Not sure you can seriously compare recall mechanisms and votes of no-confidence, in the Westminster system at least. Even if a government is forced to resign the individual members of it can reform reasonably quickly; the same can't be said of a recall vote, which is inevitably a long and drawnout process.
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Re: The economist: Time for Obama to man up

Post by Thanas » 2013-05-15 07:21am

That is a valid point, but my general idea was more that it is possible for democracies to allow for a quick removal of a leader or head of government.

I am not in favor of allowing parliament to dismiss a member of the cabinet per se, only the head of government/Government as a whole.
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Re: The economist: Time for Obama to man up

Post by thejester » 2013-05-15 07:41am

Thanas wrote:That is a valid point, but my general idea was more that it is possible for democracies to allow for a quick removal of a leader or head of government.

I am not in favor of allowing parliament to dismiss a member of the cabinet per se, only the head of government/Government as a whole.
Except I'm not sure how that would solve the problems that started this discussion. Even in the US system the head of government is beholden to the legislature to a considerable degree. Bush's policies were, to a large extent, approved of by Congress; and as we saw from 09 onwards, Democratic control of the house rested on a group who in practical policy terms were conservative. So painting a picture of the Bush era being the result of some rogue agent in the White House who was unanswerable to voters is totally wrong.

And on that note - I basically agree with Maraxus. How anyone could look at US politics over the last 4-5 years and conclude that the answer was more elections baffles me. One of the major reasons Washington is broken is because elected officials are totally obsessed with their own electoral livelihoods, to the total detriment of policy; implementing changes that would increase that trend would be about the worst possible thing that could happen.
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Re: The economist: Time for Obama to man up

Post by energiewende » 2013-05-15 12:01pm

Maraxus wrote:Adams and five other Republicans voted for Arnold's tax increases to close up California's $41B budget deficit. The local right wingers promptly began circulating recall petitions and probably would have succeeded in removing him from office had they not been so hilariously inept. The other five Republicans also faced recall attempts and one was removed from the Republican Caucus. They may not have recalled any of these guys, but they did put the fear of God into any Republicans who might even consider violating the No Taxes Not Now Not Ever pledge that seems so popular among the CAGOP.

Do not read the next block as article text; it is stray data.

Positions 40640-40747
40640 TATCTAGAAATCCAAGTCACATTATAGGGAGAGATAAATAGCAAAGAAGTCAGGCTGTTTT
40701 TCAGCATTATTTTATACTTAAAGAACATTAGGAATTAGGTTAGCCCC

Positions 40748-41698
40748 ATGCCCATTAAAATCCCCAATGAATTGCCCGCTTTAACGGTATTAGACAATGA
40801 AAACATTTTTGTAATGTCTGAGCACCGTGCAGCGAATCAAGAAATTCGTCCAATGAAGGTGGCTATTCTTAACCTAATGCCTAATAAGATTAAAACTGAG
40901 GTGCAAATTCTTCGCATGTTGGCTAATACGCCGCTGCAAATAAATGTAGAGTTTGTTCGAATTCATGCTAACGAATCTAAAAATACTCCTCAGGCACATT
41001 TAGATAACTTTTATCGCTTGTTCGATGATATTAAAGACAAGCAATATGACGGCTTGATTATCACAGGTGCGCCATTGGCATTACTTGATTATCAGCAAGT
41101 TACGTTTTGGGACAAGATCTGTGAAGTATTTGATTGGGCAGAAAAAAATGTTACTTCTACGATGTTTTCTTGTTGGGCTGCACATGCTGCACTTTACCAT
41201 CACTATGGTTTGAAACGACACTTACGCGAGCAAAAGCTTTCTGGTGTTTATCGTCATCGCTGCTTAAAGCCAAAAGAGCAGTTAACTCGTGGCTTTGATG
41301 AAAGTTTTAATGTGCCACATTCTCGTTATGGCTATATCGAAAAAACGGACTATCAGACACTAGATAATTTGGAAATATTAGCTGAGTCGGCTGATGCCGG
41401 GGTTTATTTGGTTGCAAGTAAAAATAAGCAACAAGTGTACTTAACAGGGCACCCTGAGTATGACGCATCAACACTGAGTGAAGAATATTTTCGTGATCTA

This is a symptom of a deeper problem which is that the short term electoral time scale diverges too much from the long term debt repayment time scale. The optimal move to generate short term popularity is always to buy votes now with money that will mostly be paid back by one's political successors. If those successors then pay back the debt by raising taxes rather than cutting spending, public spending will continually increase until it hits the maximum of the Laffer Curve.

The Republicans have correctly identified that the only way to break out of this prisoner's dilemma and reach a long term optimum outcome is to have a culture of opposition to any increase in spending and forego the short term popularity for the sake of long term prudence. The problem is that they don't any longer have enough power to stop spending increases in California so the result is a permanently large deficit that cannot be paid back.

The problem probably cannot be solved by increasing term lengths so the sensible approach would be to place constitutional limits on maximum indebtedness and maximum deficits. Politicians will spend up to their credit limits, hopefully on actually important short-term crises rather than on continuous consumption, and then be forced to stop. The Eurozone in principle has similar policies for its members but enforcement has been ineffective to say the least.

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Re: The economist: Time for Obama to man up

Post by PKRudeBoy » 2013-05-15 01:48pm

The problem probably cannot be solved by increasing term lengths so the sensible approach would be to place constitutional limits on maximum indebtedness and maximum deficits. Politicians will spend up to their credit limits, hopefully on actually important short-term crises rather than on continuous consumption, and then be forced to stop. The Eurozone in principle has similar policies for its members but enforcement has been ineffective to say the least.
Have you been paying attention at all to whats been happening with the debt ceiling? What you're talking about will just cause the same exact political games that have been happening in congress to happen more often. Politicians absolutely won't spend on short term crises and not on continuous consumption, they'll spend on continuous consumption and when a crisis comes along pass emergency legislature to let them borrow more because it's a crisis.

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Re: The economist: Time for Obama to man up

Post by energiewende » 2013-05-15 02:02pm

The debt ceiling is fiction because it's no harder to raise the debt ceiling than to pass the spending bill that would breach it in the first place. Most countries don't bother with the whole charade for that reason.